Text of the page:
The Art Of Eating–M.F.K. Fisher

Just read an article on Slate about the extravagant cost of most recipes you’ll find online and in newer cookbooks.  The article references one of my all-time favorite tomes from one of my all-time favorite authors: M.F.K. Fisher’s The Art of Eating.

I first encountered this volume, which is a collection of five books between two covers, over Christmas at the home of one of Harry’s daughters.  She and her sister, visiting from St. Paul, were preparing a luxurious feast of roast goose, dumplings, baked apples and Asian pears stuffed with what we ended up calling “boozy fruit”–snippets of dried fruit soaked overnight in a blend of a few different liquors.

The well-loved and annotated book lay open on the long dark dining table, and I fell into its pages and could barely extract myself until dinner was served several hours later.  (This might also have been partly to disguise my nervousness, back then, about spending the day with Harry’s family.  I have since gotten over it.)

I waited, wanting the book for several months and reminding my local used bookstore proprietor to keep an eye out, before I finally bought a new twentieth anniversary softcover edition in a Sioux Falls bookstore.

Another month after that, my friend at Main Street books got in an older hardcover edition, and I kept that and sent the newer one off to a friend in Seattle, who shares my love of things gustatory and literary.

Fisher often references that Brillat-Savarin masterwork, Physiology of Taste, and some day I may explore its pages–but for now, this collection does so much for me–gives me both comfort and flight of culinary fancy–that I am satisfied whenever I open its pages.

I should explain that The Art of Eating, composed of Fisher’s works How to Cook a Wolf, Consider the Oyster, Serve it Forth, The Gastronomical Me, and An Alphabet for Gourmets, is not so much a cookbook as a book of inspiration as much for people who like to eat (as opposed to people who simply have to eat), as for cooks.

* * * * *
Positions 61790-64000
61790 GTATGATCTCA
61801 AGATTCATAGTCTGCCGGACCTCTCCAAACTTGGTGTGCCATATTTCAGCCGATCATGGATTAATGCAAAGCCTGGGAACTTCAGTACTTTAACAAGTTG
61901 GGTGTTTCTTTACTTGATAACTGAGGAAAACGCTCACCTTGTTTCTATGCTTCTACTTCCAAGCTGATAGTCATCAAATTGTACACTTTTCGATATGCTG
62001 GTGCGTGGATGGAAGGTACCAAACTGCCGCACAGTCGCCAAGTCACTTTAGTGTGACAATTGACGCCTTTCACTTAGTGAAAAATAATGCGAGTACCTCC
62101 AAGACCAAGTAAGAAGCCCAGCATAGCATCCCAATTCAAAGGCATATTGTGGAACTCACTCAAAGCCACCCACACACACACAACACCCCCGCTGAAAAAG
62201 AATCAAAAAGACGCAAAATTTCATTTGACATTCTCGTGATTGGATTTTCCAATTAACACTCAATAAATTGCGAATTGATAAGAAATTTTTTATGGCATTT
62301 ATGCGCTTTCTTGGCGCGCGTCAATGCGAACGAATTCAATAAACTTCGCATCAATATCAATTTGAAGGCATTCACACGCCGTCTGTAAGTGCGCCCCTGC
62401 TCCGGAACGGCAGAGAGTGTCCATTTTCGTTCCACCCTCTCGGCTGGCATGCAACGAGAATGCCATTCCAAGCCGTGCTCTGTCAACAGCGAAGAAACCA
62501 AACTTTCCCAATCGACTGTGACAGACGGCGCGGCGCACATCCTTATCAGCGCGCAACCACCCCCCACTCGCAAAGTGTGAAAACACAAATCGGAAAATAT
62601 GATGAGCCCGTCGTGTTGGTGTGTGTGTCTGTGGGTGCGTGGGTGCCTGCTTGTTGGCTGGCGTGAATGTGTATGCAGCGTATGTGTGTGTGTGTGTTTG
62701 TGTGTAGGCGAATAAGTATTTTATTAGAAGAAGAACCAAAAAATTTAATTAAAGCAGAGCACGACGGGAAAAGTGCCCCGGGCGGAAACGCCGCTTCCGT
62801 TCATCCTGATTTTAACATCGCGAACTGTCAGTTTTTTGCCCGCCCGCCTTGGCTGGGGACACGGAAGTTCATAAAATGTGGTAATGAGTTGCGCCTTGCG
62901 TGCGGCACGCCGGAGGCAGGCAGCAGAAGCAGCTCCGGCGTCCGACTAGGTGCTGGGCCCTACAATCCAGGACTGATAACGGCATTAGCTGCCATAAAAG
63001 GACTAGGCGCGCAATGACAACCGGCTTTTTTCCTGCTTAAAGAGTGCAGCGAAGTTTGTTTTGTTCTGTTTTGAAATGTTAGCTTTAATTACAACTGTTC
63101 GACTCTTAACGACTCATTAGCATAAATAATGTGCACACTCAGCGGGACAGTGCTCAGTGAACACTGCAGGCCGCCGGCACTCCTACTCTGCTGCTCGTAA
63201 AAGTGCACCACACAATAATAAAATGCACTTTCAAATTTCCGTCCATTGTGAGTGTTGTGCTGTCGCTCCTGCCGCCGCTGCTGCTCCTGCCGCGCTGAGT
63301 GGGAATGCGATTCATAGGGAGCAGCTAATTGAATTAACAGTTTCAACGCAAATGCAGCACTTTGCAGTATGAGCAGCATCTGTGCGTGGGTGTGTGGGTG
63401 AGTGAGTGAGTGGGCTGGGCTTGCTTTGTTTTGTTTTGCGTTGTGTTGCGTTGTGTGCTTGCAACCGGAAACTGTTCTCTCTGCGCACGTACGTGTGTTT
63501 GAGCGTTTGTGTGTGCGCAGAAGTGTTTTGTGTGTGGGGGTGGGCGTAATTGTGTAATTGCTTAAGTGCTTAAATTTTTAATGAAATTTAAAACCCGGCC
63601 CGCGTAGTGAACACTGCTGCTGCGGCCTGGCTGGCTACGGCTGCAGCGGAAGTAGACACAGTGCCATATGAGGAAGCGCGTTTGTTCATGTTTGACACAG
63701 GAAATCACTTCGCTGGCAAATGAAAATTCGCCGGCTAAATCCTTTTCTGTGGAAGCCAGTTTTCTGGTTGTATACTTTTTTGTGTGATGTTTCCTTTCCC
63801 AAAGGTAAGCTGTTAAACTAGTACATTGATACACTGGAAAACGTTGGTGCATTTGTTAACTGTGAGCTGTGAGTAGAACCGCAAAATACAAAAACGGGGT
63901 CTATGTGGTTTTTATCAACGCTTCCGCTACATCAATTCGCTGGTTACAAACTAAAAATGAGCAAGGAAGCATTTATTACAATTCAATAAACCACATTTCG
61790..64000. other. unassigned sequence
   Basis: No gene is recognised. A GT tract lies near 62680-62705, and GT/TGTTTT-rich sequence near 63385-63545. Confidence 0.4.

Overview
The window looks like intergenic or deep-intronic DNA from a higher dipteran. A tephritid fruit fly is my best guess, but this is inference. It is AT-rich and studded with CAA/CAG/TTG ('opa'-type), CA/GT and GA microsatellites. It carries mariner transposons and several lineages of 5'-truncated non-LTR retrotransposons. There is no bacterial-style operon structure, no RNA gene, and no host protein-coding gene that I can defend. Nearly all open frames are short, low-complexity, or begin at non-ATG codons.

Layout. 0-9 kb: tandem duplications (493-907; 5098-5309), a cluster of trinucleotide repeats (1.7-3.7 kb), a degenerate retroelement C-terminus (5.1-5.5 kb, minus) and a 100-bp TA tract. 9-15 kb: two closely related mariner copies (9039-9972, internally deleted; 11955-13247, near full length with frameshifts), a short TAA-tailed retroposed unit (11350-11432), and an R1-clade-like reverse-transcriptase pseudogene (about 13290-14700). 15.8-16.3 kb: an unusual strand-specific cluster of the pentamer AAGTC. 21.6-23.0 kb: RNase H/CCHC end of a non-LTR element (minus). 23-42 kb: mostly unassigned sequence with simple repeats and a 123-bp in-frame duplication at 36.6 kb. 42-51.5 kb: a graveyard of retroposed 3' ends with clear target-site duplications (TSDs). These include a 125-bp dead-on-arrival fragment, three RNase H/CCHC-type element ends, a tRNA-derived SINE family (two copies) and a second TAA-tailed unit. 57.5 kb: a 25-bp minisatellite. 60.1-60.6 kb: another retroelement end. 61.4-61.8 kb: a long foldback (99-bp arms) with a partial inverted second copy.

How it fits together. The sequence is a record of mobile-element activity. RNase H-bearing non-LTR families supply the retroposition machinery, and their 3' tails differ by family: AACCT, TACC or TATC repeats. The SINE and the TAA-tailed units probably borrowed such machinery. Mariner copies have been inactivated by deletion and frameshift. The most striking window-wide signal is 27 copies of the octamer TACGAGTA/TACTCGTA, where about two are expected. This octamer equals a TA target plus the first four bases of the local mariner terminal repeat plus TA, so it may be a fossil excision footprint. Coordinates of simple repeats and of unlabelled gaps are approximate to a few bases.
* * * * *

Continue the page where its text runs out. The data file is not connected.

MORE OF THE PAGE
You can certainly find recipes within its pages–some simple and some complex, a few pedestrian and some unlikely unless you happen to procure a fresh, whole head of calf with the brains and ears intact.  What I like most about it is Fisher’s belief that even these unlikely situations should be accounted for, and celebrated.

There is no snobbery here–no edicts that eating alone (who hasn’t?) is pitiful or eating cheaply is eating badly, or eating out of a can brands you as a heretic.  On the cooking of fish, she divides into “Haute Cuisine and Campfire” the unsalted butter or bacon fat cooking medium discussion, and states, “There is no arguing with either, as long as the dish is fresh and the fat is honest.”

This book is a gift–the recipes as useful and inspiring as the writing is clear-headed, honest, friendly, comforting.  The stories are without ego–and it is as much–more–about the experiencing of eating, of savoring, of remembering, as it is about the cooking.


4 responses to this post.

  1. Posted by Matt on April 26, 2008 at 3:07 pm

    excellent review. My copy sits right in my kitchen next to Mark Bittman’s “How to Cook Everything” and the Veggie cookbook you imparted to me when I was in your area last. As much as I appreciate and love food, I’m fortunate that I’ve had your enthusiasm to prevent me from descending into complete bachelor- cooking.

  2. Posted by flyingtomato on April 26, 2008 at 6:46 pm

    I miss your chocolate-dipped madelines!

  3. Posted by Matt on April 29, 2008 at 3:04 pm

    i made chocolate-dipped madeleines? i was sorting recipes last night and came across a couple of madeleine recipes…which I may attempt for that special “morning after” hehehehee. ‘sgonna have to be pretty damn special for me to go the extra step of melted chocolate, though.

  4. Posted by flyingtomato on April 29, 2008 at 8:25 pm

    Oh, yes, you made them. I remember you saying you were going to bring some to Meg, as she adored them…

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